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Monday, July 20 • 9:00pm - 10:00pm
P177: Modeling theta-band resonance in a neocortical circuit

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Rodrigo Pena
, Horacio Rotstein

The neocortex is a brain region responsible for many higher-order functions. Sensory signals arriving from different areas are integrated into the neocortex. Oscillations at certain frequency bands are believed to coordinate activity in many areas [1]. Resonance refers to the ability of a system to generate an amplified response if the input oscillation is tuned in a specific frequency band. Recent work showed the role of inhibition on the control of theta (4-11 Hz) oscillations through resonance [2]. By using optogenetic activation interneurons (inhibitory) induced theta-band-limited spiking in pyramidal (excitatory) neurons. On the other side, direct optogenetic activation of pyramidal cells did not generate any resonance pattern. Although it is clear that this phenomenon is neuron-specific, the network architecture responsible for the observed resonance and how this is related to the correct gating of the signals in such a network is currently unknown.

We address these issues by constructing a microcircuit biophysical minimal model of the neocortex using the Hodgkin-Huxley formalism [3]. We consider two pyramidal cells (PYR), one parvalbumin-positive (PV) interneuron, and one somatostatin-expressing (SOM) interneuron. These cells are interconnected with exponential decaying event-driven synapses where short-term depression/facilitation is present when appropriate [4]. Every cell spontaneously fires while receiving a noise input process to simulate _in vivo_ synaptic barrage [5]. We apply periodic currents with different frequencies into PV cells and evaluate the PYR firing rate.

By applying oscillatory activation in PV, theta-band resonance was induced in PYRs whereas direct activation of PYRs did not show resonance, as experimentally reported. First, our results highlight the importance of post- inhibitory rebound in order to transfer signals from PV to PYR cells. Secondly, our results show that SOMs, adaptation, depression, and facilitation regulate these resonance effects. We explain these effects in terms of additional frequency filters that are added to the system: adaptation and facilitation act as a high-pass filter while depression acts as a low-pass filter. SOM cells regulate the low frequencies since they connect to other neurons through facilitation. In summary, when a current with a specific frequency is applied to the PV cells, this input signal is processed by a combination of filters, in the form of synapses and ionic currents, until a final output is produced from PYR cells. Our results highlight the importance of the combined activity of different neocortical cells in flexibly selecting inputs.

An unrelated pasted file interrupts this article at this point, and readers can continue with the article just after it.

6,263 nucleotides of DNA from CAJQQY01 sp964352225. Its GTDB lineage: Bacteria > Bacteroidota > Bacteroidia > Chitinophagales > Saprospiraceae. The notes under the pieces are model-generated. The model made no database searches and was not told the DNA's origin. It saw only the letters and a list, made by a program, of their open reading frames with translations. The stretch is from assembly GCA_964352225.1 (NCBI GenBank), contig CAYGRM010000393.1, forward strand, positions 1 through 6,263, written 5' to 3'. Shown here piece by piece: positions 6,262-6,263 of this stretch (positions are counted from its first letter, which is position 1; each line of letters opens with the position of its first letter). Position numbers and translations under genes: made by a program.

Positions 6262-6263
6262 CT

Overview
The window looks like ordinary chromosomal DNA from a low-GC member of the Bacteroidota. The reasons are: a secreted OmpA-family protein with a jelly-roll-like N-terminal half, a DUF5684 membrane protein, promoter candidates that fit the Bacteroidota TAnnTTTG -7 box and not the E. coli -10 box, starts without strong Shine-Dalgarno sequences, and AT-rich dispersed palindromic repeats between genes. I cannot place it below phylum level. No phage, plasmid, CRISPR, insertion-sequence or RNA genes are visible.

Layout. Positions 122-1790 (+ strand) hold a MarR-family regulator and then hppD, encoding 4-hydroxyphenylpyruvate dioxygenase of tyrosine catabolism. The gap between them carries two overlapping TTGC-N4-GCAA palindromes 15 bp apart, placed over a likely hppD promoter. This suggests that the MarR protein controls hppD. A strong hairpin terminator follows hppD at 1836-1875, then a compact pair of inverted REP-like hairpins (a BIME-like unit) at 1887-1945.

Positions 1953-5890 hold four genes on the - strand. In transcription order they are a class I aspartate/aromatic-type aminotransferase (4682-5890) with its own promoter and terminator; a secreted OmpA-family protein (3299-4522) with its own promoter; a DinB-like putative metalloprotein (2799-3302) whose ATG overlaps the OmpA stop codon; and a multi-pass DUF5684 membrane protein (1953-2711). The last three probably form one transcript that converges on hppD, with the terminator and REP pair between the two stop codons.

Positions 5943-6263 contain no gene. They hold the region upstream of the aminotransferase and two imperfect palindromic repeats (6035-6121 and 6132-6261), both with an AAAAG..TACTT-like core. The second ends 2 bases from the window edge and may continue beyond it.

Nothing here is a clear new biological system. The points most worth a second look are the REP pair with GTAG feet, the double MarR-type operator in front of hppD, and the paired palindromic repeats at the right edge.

Acknowledgment

This work was supported by the National Science Foundation grant DMS-1608077 (HGR).

References

[1] Buzsaki, G. Rhythms of the Brain. Oxford University Press 2006.

[2] Stark, E., Eichler, R., Roux, et al. Inhibition-induced theta resonance in cortical circuits. Neuron. 2013, 80, 1263-1276.

[3] Pospischil, M., Toledo-Rodriguez, M., Monier, C., et al. Minimal Hodgkin–Huxley type models for different classes of cortical and thalamic neurons. Biol Cybern. 2008, 99, 427-441.

[4] Tsodyks, M., Pawelzik, K., Markram, H. Neural networks with dynamic synapses. Neural Comput. 1998, 10, 821-835

[5] Destexhe, A., Rudolph, M., Fellous, J. M., et al. Fluctuating synaptic conductances recreate in vivo-like activity in neocortical neurons. Neurosci. 2001, 107, 13-24.

Speakers
avatar for Rodrigo Pena

Rodrigo Pena

Postdoc, Federated Department of Biological Sciences, New Jersey Institute of Technology
Post-Doctoral Research Associate at Computational Neuroscience, BioDatanamics Lab (H. G. Rotstein)orcid.org/0000-0002-2037-9746



Monday July 20, 2020 9:00pm - 10:00pm CEST
Slot 21